Ask the Vet

Pets Help Ease Stress Around COVID

(Progressive Farmer image by Becky Mills)

READER: There continues to be so much information and misinformation about COVID-19 that I am overwhelmed. I don't know what to believe. Are our pets and livestock at risk of getting the disease or passing it to us?

Dr. McMillan: As I write this, we believe the risk to animals is extremely low, and the risk of getting COVID-19 from animals is even lower. There have been sporadic documented cases in cats, ferrets, mink, tigers, lions and dogs. I know of no documented cases in livestock. Transmission of this disease appears to be largely from person to person, with aerosol transmission being the most efficient method.

Additionally, according to the FDA, "there is no evidence of human or animal food or food packaging being associated with the transmission of the coronavirus that causes COVID-19."

Pets and livestock should be treated like other family members. Minimize contact with people outside the household. If a person becomes sick with COVID-19, he or she should be isolated from both people and pets, and good sanitation should be implemented. There is certainly no reason to abandon pets out of fear. In the U.S., we are seeing a rise in cat and dog adoptions right now. Pets can help people better deal with stress, anxiety and depression. They always have and always will.

This is a rapidly emerging disease. What we know and what we don't know changes every day. Not to make light of this, but I am reminded of what we were told our first day of veterinary school: "We have bad news and worse news. The bad news is half of what we teach you is wrong. The worse news is we don't know which half."

Science is always in a state of flux. The uncertainty and conflicting reports have always been out there. I firmly believe we will not only survive this pandemic, we will come out of it stronger and more united. I also believe people are looking at what matters most in their lives right now. From family to pets to gardening, we are seeing a reordering of priorities. The public has seen just how important American agriculture is. We feed the world. That's pretty awesome.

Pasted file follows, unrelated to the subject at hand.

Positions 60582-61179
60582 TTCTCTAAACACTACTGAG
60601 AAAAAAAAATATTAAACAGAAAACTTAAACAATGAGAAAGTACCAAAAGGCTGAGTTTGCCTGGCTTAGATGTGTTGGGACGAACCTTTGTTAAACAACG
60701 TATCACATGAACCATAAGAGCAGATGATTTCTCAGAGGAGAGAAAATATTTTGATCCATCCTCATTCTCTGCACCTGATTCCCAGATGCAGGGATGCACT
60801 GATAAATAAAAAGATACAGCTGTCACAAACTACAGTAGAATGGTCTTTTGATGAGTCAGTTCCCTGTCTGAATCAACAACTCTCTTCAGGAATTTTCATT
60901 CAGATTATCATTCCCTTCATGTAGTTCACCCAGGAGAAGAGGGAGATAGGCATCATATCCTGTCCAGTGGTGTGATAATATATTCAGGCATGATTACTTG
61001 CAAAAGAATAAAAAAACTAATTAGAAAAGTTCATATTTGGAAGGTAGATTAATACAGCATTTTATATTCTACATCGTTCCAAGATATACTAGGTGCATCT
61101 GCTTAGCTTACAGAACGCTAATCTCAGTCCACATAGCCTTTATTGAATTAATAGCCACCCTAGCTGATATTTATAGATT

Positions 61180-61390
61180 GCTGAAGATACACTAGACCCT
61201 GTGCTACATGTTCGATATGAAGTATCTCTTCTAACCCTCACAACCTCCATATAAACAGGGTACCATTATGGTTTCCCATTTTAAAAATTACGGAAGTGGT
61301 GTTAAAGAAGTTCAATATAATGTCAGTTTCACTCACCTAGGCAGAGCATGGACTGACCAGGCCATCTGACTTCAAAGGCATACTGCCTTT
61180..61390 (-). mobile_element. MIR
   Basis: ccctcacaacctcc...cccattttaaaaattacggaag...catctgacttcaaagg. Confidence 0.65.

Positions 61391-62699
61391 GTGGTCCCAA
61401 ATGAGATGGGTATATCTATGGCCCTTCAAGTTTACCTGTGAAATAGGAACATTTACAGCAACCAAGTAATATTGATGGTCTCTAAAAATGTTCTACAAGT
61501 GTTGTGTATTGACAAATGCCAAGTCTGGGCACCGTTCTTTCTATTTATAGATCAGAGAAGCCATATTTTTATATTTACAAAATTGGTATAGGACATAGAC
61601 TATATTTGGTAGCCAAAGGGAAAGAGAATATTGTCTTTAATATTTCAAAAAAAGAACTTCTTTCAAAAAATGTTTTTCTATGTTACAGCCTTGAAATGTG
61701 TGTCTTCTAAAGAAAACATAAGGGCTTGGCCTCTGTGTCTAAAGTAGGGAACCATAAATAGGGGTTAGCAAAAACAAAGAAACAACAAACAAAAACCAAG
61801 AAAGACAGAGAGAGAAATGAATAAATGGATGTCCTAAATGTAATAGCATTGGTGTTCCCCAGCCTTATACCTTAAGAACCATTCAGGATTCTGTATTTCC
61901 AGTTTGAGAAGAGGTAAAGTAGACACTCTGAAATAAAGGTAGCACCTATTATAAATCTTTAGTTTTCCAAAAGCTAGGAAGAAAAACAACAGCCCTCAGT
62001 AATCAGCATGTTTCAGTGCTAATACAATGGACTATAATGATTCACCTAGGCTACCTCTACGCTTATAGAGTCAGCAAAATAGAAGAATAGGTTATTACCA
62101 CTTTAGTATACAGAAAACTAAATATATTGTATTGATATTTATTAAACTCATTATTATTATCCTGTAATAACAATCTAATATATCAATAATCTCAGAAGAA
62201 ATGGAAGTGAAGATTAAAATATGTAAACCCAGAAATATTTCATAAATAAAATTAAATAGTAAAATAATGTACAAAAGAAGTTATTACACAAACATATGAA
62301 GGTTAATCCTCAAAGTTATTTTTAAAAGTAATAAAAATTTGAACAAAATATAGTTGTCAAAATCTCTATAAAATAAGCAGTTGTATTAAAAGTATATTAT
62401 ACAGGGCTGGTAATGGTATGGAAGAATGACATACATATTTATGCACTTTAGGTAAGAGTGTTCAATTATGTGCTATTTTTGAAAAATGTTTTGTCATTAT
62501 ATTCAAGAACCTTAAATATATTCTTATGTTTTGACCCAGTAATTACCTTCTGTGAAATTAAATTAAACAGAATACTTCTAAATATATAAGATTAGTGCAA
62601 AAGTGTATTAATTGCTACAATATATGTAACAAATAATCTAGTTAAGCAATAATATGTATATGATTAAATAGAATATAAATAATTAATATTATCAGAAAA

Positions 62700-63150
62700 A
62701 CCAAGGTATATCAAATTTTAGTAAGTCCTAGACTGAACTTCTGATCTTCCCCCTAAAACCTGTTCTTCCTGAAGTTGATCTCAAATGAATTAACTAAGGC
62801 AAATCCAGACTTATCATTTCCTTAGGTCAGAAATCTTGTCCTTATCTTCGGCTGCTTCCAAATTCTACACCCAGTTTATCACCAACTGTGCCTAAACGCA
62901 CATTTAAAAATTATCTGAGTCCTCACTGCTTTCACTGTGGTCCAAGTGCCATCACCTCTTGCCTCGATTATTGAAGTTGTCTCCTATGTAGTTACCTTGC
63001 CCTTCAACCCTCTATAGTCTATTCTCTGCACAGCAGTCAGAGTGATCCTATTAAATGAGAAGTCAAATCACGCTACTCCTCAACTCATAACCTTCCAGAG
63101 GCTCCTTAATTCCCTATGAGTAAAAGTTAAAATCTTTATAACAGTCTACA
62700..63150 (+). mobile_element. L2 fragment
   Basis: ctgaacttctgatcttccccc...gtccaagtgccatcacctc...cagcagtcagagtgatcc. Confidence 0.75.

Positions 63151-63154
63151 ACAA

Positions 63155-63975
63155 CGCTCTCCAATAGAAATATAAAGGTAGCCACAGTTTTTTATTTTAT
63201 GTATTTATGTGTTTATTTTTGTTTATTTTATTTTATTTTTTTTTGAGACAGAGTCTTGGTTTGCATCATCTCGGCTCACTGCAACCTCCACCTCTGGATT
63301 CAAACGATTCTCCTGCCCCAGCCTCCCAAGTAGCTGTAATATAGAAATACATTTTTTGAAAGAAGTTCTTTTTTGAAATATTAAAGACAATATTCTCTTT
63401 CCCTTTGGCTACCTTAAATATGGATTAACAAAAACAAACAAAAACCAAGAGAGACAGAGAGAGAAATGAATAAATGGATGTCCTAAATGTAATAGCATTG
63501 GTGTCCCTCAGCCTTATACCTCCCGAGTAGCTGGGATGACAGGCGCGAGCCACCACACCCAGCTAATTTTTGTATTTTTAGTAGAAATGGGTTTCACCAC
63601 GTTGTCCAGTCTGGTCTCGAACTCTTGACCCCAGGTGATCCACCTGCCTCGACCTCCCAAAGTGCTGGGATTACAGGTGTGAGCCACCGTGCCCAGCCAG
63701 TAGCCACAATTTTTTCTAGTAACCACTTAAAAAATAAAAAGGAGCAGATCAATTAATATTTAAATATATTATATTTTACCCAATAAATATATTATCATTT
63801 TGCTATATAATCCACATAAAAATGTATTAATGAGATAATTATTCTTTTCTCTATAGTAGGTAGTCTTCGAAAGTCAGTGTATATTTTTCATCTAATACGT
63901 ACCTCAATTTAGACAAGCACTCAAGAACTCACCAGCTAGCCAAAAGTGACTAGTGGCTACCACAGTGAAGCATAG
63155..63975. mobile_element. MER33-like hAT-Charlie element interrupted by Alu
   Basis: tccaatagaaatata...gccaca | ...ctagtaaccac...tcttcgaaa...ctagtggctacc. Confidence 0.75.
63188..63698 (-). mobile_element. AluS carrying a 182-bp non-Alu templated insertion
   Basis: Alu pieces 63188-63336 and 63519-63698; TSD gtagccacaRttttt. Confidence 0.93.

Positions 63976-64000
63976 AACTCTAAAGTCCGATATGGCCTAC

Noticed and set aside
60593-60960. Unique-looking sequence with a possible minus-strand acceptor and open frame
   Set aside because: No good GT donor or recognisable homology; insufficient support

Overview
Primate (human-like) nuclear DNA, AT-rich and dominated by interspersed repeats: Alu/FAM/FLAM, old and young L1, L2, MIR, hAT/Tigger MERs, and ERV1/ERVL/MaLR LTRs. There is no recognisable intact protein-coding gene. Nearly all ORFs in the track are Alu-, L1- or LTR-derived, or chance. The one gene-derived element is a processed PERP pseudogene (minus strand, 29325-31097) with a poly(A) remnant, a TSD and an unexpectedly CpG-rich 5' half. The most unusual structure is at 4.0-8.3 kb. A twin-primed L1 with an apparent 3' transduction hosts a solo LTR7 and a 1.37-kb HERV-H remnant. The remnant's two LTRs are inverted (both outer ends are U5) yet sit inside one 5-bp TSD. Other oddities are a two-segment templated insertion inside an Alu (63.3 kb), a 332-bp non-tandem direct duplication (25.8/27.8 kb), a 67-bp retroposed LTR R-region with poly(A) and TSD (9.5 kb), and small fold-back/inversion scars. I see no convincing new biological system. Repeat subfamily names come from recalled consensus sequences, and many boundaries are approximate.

READER: We had a calf bloat last fall, shortly after weaning. We treated him like our veterinarian told us to -- mineral oil, antibiotics, frothy bloat drench, sodium bicarbonate and probiotics. He got better with treatment but bloated several more times over the next month. We thought he was finally well and put him back in the feedlot. He did fine for several weeks but bloated again. We have adjusted his diet, even tried an all-hay diet, but I am having to tube him every day. Our vet says he is a chronic bloater, and we should sell him.

Dr. McMillan: I agree that you have a chronic bloater. There are two types of bloat -- frothy bloat and free gas bloat. Frothy bloat is more common and usually occurs when cattle are on lush pastures. Certain legumes, including alfalfa and some clovers, increase the risk for this type of bloat. Free gas bloat occurs if there is a blockage or nerve damage in the esophagus that prevents eructation. Almost certainly, this calf has free gas bloat because of nerve damage.

I recommend getting a good cattle nutritionist to look at your feeding program and rations, and see if changes might be needed. Remember when mixing feed, there are at least three "rations." There's the one the nutritionist formulates, the one you think you are feeding and the one the cows eat. Measure and mix each component correctly. Overgrinding feed is a common mistake that reduces long-stem fiber and can lead to a plethora of digestive and performance issues, including bloat.

One particularly effective treatment for gastrointestinal upset is transfaunation. This involves transferring rumen contents including bacteria, protozoa and fungi from a healthy donor animal to the rumen of a sick animal.

As a last resort, a rumen fistula may control bloat until the calf can be processed. With this procedure, your veterinarian makes an incision in the left flank and into the rumen, and sutures the interior rumen wall to skin.

> Please contact your veterinarian with questions pertaining to the health of your herd. Every operation is unique, and the information in this column does not pertain to all situations. This is not intended as medical advice but is purely for informational purposes.

> Write Dr. Ken McMillan at Ask The Vet, 2204 Lakeshore Dr., Suite 415, Birmingham, AL 35209, or email


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